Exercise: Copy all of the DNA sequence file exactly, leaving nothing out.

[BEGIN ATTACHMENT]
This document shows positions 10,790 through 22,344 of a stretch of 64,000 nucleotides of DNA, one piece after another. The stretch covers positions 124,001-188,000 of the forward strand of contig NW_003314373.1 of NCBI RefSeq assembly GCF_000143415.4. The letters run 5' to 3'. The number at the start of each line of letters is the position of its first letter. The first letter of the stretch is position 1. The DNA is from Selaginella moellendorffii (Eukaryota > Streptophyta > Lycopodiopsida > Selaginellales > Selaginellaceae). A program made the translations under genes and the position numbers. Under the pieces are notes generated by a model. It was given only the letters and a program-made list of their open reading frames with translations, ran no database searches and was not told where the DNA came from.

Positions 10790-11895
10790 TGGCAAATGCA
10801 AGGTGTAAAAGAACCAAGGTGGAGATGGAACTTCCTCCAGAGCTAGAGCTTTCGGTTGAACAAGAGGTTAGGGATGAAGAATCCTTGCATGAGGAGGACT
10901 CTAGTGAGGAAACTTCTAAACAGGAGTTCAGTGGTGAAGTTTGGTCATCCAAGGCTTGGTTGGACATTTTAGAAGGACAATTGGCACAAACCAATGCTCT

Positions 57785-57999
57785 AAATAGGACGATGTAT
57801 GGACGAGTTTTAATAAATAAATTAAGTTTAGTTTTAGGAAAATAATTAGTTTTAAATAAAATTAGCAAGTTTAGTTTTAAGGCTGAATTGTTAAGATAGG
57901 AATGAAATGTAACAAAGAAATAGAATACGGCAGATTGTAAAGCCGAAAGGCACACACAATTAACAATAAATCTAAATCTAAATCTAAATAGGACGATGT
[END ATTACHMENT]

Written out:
This document shows positions 10,790 through 22,344 of a stretch of 64,000 nucleotides of DNA, one piece after another. The stretch covers positions 124,001-188,000 of the forward strand of contig NW_003314373.1 of NCBI RefSeq assembly GCF_000143415.4. The letters run 5' to 3'. The number at the start of each line of letters is the position of its first letter. The first letter of the stretch is position 1. The DNA is from Selaginella moellendorffii (Eukaryota > Streptophyta > Lycopodiopsida > Selaginellales > Selaginellaceae). A program made the translations under genes and the position numbers. Under the pieces are notes generated by a model. It was given only the letters and a program-made list of their open reading frames with translations, ran no database searches and was not told where the DNA came from.

Positions 10790-11895
10790 TGGCAAATGCA
10801 AGGTGTAAAAGAACCAAGGTGGAGATGGAACTTCCTCCAGAGCTAGAGCTTTCGGTTGAACAAGAGGTTAGGGATGAAGAATCCTTGCATGAGGAGGACT
10901 CTAGTGAGGAAACTTCTAAACAGGAGTTCAGTGGTGAAGTTTGGTCATCCAAGGCTTGGTTGGACATTTTAGAAGGACAATTGGCACAAACCAATGCTCT

Positions 57785-57999
57785 AAATAGGACGATGTAT
57801 GGACGAGTTTTAATAAATAAATTAAGTTTAGTTTTAGGAAAATAATTAGTTTTAAATAAAATTAGCAAGTTTAGTTTTAAGGCTGAATTGTTAAGATAGG
57901 AATGAAATGTAACAAAGAAATAGAATACGGCAGATTGTAAAGCCGAAAGGCACACACAATTAACAATAAATCTAAATCTAAATCTAAATAGGACGATGT